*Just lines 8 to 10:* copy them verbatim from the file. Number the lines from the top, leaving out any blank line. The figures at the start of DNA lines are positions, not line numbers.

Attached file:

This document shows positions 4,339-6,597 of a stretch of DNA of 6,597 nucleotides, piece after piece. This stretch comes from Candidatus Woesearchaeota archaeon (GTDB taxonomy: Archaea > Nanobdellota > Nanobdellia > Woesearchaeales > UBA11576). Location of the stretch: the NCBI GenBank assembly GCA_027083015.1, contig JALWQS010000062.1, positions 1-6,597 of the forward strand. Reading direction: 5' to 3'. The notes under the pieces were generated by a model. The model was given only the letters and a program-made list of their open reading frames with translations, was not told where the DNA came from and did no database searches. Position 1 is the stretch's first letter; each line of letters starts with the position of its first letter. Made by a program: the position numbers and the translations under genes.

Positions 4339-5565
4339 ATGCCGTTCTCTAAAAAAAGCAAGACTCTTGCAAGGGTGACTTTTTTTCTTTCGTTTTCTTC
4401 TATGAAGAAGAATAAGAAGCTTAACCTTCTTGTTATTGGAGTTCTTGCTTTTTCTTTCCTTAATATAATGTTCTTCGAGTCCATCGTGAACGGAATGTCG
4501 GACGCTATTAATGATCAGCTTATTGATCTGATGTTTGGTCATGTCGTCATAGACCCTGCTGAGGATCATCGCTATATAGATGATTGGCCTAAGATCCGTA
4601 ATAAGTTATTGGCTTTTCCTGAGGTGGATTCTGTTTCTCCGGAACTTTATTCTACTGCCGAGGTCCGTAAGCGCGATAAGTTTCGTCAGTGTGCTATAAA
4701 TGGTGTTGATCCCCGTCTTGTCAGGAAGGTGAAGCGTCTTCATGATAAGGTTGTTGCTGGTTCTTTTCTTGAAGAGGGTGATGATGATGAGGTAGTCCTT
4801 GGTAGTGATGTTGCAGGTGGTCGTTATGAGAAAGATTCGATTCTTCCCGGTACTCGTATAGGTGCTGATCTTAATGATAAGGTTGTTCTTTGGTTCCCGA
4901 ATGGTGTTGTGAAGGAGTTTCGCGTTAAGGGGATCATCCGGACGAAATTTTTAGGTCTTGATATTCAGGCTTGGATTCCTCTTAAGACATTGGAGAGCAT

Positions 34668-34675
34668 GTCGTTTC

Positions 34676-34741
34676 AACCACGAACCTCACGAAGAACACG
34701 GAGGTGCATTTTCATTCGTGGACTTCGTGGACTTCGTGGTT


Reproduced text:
4801 GGTAGTGATGTTGCAGGTGGTCGTTATGAGAAAGATTCGATTCTTCCCGGTACTCGTATAGGTGCTGATCTTAATGATAAGGTTGTTCTTTGGTTCCCGA
4901 ATGGTGTTGTGAAGGAGTTTCGCGTTAAGGGGATCATCCGGACGAAATTTTTAGGTCTTGATATTCAGGCTTGGATTCCTCTTAAGACATTGGAGAGCAT

Positions 34668-34675